1930's Glamour is Unmatched
A look at the significance and power of #1930sglamour
I've recently watched the second series of Netflix's 'Next In Fashion'. Both series are incredibly inspiring if you are a lover of creativity. In terms of originality, I think the person who deserved to win did (I won't say who because nobody likes spoilers). On a separate note, one thing that stood out to me is the 1930's influence evident in some of Bao Tranchi's designs. I'm a sucker for all things vintage glamour, but in my opinion 1930's style and glamour is unequalled.
For me the most outstanding pieces in 1930's fashion are the Hollywood style, floor length gowns. Some key characteristics include the use of bias cut materials, cinched waistlines and #metallic materials including sequins, liquid satins and silks. 1930's cinched waistlines were at great odds with the looser fit of 1920's dresses a decade before. The 1920s saw women make a stance against repression with sartorial changes including bobbed hair, and dresses with a looser fit and higher hem line. The loose fit of 1920's dresses can be seen as a rebellion against the corset. Therefore, the return of cinched waistlines in the 1930s can be seen as an embracing of the feminine shape, but without the restriction and pain of the corset. For me, 1930's dresses exude a sense of power; the sense of a woman saying, 'Yes this is my shape. It's natural, it's beautiful just the way it is and I'm not afraid to show it.'
Whilst dresses of the 1920s were beautiful, rebellious and groundbreaking, 1930's dresses typically included more details. Some examples of these many details are puffed sleeves, ruffles, flounces, bows, trains, cowl necklines, backless designs, trims and frills. I love the ruffles on this dress worn by Jean Harlow (image shown on the left). Jean Harlow really personifies 1930's fashion; she didn't hold back and wasn't too afraid to look striking. Her platinum hair is an example of her daring style. The term 'platinum-blonde' was actually created in reference to Jean Harlow and it has been reported that she went through a painful process weekly to achieve her never-before-done look. (Taylor Orci. theatlantic.com, 2013) Her hair stylist reportedly mixed Clorox bleach with ammonia to dye her hair with. A process that will have caused the breathing in of fumes, and may even have contributed to her tragic death from acute kidney failure at the young age of 26. (Taylor Orci. theatlantic.com, 2013)
Some of my other favourite style icons of the 1930s include the actresses Joan Crawford, Anna May Wong, Dolores Del Rio, Carol Lombard, Ginger Rogers and Greta Garbo.
The pairing of elegant, dramatic capes with dresses was popular in 1930's Hollywood style. The below image shows an example of style icon Ginger Rogers wearing a large, silky cape that almost mimics a pair of wings. The use of silky material and dramatic lighting in black and white photography creates a glowing effect and it looks incredibly beautiful. The greater the amount of metallic and/or silky material the greater the effect. In the picture below, Rogers looks glowing and angelic.
Another iconic gown worn by Ginger Rogers is the one adorned with ostrich feathers in the 1935 movie 'Top Hat'. I don't personally like that real ostrich feathers were used to make this dress but the design is exquisite. The dress was designed by the costume designer Bernard Newman. Rogers wears the dress during a romantic dance sequence to the song 'Cheek to Cheek'. The sequence is definitely worth watching on YouTube to see the beautiful dancing, but also to admire the flowing movement of the gown. This particular dress famously caused a rift between Rogers and her dancing partner Fred Astaire. Always a perfectionist, during filming, Astaire was concerned that the light-coloured feathers were floating from the dress and onto his smart, dark suit. He later described the incident as being like "a chicken being attacked by a coyote". (Laurie Brookins. screenchic.com, 2020) Knowing how beautifully the material moved, Rogers showed strength and refused to change her outfit for the scene. When discussing the fact that no one on set took her side during the disagreement she stated:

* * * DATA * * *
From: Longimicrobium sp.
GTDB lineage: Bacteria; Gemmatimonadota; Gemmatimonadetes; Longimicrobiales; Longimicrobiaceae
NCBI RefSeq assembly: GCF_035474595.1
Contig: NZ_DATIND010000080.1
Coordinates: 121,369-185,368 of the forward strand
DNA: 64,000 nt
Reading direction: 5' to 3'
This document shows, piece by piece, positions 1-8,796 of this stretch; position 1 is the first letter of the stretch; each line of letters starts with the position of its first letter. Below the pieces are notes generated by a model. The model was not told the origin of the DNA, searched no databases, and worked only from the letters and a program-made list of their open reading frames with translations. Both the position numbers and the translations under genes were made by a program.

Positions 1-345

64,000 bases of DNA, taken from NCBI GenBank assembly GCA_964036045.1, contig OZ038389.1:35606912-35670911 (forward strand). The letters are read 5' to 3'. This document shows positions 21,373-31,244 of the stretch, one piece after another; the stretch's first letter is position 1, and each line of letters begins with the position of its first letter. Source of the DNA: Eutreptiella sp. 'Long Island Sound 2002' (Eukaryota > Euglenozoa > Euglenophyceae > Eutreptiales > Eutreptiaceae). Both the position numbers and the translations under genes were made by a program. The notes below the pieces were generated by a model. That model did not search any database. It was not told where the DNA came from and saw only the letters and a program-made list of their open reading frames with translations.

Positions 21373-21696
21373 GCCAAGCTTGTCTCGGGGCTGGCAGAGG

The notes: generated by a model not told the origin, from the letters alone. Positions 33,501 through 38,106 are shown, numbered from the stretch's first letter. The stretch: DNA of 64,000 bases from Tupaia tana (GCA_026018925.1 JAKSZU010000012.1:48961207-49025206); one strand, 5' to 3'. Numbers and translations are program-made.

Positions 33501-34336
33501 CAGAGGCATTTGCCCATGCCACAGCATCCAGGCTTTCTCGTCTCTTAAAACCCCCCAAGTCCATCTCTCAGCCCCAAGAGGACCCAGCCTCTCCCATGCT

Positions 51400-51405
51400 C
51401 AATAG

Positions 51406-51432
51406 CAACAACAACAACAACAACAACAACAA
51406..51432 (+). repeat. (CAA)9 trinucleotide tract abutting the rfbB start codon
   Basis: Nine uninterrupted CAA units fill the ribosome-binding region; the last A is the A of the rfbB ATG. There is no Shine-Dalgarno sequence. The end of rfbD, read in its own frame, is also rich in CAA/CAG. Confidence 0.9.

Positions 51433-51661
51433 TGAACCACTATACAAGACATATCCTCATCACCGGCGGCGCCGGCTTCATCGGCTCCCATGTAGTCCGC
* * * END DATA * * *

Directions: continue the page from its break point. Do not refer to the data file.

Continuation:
“That was all right with me. I’d had to stand alone before. At least my mother was there to support me in the confrontation with the entire front office, plus Fred Astaire and Mark Sandrich. My 105 pounds couldn’t have gotten me through the first round without her.” (Laurie Brookins. screenchic.com, 2020)
The resulting strain in Roger and Astaire's relationship didn't last long. He went on to give her the nickname 'Feathers', and to buy her gifts engraved with the moniker. (screenchic.com, 2020) I always imagined it to be a white dress, but apparently it's actually blue. (screenchic.com, 2020) I would love to see a colour photograph of it or see it in person if it's ever included in an exhibition.
In the 21st century, #1930sglamour still has a strong presence in fashion. One style icon who has repeatedly been photographed wearing 1930's style gowns is Kate Moss. Other contemporary stars who have been photographed in 1930's influenced dresses include Charlize Theron, Sienna Miller, Rosie Huntington-Whiteley, Margot Robbie, Katie Holmes and Julianne Moore.
Below are some images of 1930's inspired dresses available today that I would love to own. Let me know in the comments which gowns shared in the blog are your favourites and if you do/don't agree with me about the 1930s being the most glamorous decade.
Just for fun, I've added some accessories below that I would style with a 1930's inspired dress:
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